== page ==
Wickham denied that his firm looked into any connections between the Trump campaign and the Russian government, saying he has “never had any contact with … Trump or Manafort or their people.” Politico said the RNC has produced documents detailing a list of Clinton-related issues it tasked Hamilton Trading with researching.

He said that while his firm is not well-known for building security, it did an assessment for the RNC to protect against a “McVeigh-type” bombing attack or a gun-wielding intruder like the San Bernardino mass shooting.

“We certainly are not widely known, as we have always been a two- to three-man company and have done little advertising,” Wickham said, adding that the firm has done anti-terror security consultations for Amtrak and the International Monetary Fund’s offices in Moscow.

Tuesday, November 1, 2016

A Veteran Spy Has Given The FBI Information Alleging A Russian Operation To Cultivate Donald Trump

Has the bureau investigated this material?

By David Corn

On Friday, FBI Director James Comey set off a political blast when he informed congressional leaders that the bureau had stumbled across emails that might be pertinent to its completed inquiry into Hillary Clinton's handling of emails when she was secretary of state. The Clinton campaign and others criticized Comey for intervening in a presidential campaign by breaking with Justice Department tradition and revealing information about an investigation—information that was vague and perhaps ultimately irrelevant—so close to Election Day. 

On Sunday, Senate Minority Leader Harry Reid upped the ante. He sent Comey a fiery letter saying the FBI chief may have broken the law and pointed to a potentially greater controversy: "In my communications with you and other top officials in the national security community, it has become clear that you possess explosive information about close ties and coordination between Donald Trump, his top advisors, and the Russian government…The public has a right to know this information."

Reid's missive set off a burst of speculation on Twitter and elsewhere. What was he referring to regarding the Republican presidential nominee? At the end of August, Reid had written to Comey and demanded an investigation of the "connections between the Russian government and Donald Trump's presidential campaign," and in that letter he indirectly referred to Carter Page, an American businessman cited by Trump as one of his foreign policy advisers, who had financial ties to Russia and had recently visited Moscow.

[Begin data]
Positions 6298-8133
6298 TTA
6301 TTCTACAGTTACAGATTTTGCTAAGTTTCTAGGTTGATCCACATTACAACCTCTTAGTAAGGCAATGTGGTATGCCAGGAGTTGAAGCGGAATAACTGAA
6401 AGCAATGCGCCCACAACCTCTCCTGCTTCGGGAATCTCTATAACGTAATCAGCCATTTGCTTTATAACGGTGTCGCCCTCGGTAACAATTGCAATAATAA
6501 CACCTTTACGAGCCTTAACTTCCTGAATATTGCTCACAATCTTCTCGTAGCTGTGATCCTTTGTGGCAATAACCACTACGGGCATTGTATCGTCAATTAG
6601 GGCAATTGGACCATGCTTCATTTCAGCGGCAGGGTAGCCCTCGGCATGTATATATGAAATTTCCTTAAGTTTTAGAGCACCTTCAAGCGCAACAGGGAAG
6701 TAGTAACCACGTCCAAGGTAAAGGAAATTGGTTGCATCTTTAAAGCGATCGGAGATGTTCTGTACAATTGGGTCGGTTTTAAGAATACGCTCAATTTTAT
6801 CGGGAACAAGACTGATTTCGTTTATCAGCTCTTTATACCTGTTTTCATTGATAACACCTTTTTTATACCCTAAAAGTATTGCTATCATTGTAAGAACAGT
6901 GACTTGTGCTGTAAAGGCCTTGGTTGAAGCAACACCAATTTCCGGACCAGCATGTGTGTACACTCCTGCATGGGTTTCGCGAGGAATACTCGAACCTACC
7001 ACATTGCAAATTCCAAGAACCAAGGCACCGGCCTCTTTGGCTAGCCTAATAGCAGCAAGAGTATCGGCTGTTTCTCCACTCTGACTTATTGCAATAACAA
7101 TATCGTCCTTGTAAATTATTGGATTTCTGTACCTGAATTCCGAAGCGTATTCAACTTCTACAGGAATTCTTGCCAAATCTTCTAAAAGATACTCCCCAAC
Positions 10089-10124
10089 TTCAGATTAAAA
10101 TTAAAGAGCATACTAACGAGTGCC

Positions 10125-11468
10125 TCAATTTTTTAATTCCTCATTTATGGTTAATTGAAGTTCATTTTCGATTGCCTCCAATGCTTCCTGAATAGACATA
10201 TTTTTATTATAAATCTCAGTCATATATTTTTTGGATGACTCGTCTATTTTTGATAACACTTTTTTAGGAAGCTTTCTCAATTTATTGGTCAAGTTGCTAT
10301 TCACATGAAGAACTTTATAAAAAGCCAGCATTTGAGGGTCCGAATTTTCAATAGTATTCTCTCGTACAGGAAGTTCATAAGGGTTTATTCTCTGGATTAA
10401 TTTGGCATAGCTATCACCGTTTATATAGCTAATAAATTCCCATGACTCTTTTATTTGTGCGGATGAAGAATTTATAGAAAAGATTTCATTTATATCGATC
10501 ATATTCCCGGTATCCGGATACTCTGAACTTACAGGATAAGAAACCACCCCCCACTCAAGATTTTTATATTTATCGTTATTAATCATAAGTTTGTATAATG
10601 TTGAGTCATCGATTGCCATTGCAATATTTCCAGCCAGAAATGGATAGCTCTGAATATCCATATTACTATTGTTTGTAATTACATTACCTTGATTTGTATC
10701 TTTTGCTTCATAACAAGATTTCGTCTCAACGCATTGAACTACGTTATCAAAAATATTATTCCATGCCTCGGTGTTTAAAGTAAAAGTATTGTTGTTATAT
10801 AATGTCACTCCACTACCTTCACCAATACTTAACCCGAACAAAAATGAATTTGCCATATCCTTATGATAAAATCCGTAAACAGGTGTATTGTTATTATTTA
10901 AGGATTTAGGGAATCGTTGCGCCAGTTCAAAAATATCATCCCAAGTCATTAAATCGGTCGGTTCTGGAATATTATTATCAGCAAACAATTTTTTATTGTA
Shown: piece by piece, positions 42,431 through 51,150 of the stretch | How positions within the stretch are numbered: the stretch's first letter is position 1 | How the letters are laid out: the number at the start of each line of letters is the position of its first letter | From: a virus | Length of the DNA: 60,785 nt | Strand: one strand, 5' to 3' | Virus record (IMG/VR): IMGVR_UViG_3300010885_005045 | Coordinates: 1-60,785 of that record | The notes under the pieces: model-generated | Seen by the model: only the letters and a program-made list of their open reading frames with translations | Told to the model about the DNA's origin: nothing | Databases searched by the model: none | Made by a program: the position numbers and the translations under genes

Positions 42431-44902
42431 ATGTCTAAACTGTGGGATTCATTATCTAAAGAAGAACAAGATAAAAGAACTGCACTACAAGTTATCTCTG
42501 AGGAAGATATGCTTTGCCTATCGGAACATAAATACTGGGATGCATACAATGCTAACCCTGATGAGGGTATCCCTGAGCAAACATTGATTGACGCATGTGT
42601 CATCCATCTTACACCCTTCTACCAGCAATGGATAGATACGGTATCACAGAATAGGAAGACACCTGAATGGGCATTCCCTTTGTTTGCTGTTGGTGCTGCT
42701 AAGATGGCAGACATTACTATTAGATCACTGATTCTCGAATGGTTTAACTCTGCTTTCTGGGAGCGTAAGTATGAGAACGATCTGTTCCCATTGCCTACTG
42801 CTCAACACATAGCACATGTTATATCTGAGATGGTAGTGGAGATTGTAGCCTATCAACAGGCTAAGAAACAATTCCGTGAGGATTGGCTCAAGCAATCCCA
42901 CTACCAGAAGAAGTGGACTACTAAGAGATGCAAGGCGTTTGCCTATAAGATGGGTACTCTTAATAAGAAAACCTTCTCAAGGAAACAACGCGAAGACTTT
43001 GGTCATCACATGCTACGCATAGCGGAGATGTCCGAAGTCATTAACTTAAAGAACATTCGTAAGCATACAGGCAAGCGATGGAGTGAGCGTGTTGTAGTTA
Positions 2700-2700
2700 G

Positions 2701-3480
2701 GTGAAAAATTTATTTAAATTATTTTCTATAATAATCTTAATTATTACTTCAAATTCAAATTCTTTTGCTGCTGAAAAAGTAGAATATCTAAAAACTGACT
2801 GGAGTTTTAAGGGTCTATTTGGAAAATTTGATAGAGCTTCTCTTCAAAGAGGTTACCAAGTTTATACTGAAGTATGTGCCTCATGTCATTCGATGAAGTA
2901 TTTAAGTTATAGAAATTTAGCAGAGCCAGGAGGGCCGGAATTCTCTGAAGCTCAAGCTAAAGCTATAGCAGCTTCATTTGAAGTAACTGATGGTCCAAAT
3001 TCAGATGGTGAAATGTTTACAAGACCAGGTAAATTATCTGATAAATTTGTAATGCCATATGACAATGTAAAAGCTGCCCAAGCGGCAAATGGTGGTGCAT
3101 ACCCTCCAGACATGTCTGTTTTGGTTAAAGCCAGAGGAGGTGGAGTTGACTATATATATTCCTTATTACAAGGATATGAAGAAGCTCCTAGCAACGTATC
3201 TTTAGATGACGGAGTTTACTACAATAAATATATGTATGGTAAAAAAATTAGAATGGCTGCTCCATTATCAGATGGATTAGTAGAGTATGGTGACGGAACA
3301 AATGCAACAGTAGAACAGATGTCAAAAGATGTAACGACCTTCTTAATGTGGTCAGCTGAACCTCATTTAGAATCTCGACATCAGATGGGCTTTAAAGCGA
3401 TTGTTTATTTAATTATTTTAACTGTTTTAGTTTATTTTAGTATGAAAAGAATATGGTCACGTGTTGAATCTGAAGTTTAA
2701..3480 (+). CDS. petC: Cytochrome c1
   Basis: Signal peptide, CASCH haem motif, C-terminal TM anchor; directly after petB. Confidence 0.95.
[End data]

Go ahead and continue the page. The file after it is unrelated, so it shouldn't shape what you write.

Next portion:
Last month, Yahoo News reported that US intelligence officials were probing the links between Page and senior Russian officials. (Page has called accusations against him "garbage.") On Monday, NBC News reported that the FBI has mounted a preliminary inquiry into the foreign business ties of Paul Manafort, Trump's former campaign chief. But Reid's recent note hinted at more than the Page or Manafort affairs. And a former senior intelligence officer for a Western country who specialized in Russian counterintelligence tells Mother Jones that in recent months he provided the bureau with memos, based on his recent interactions with Russian sources, contending the Russian government has for years tried to co-opt and assist Trump—and that the FBI requested more information from him.

"This is something of huge significance, way above party politics," the former intelligence officer says. "I think [Trump's] own party should be aware of this stuff as well."
 
Does this mean the FBI is investigating whether Russian intelligence has attempted to develop a secret relationship with Trump or cultivate him as an asset? Was the former intelligence officer and his material deemed credible or not? An FBI spokeswoman says, "Normally, we don't talk about whether we are investigating anything." But a senior US government official not involved in this case but familiar with the former spy tells Mother Jones that he has been a credible source with a proven record of providing reliable, sensitive, and important information to the US government.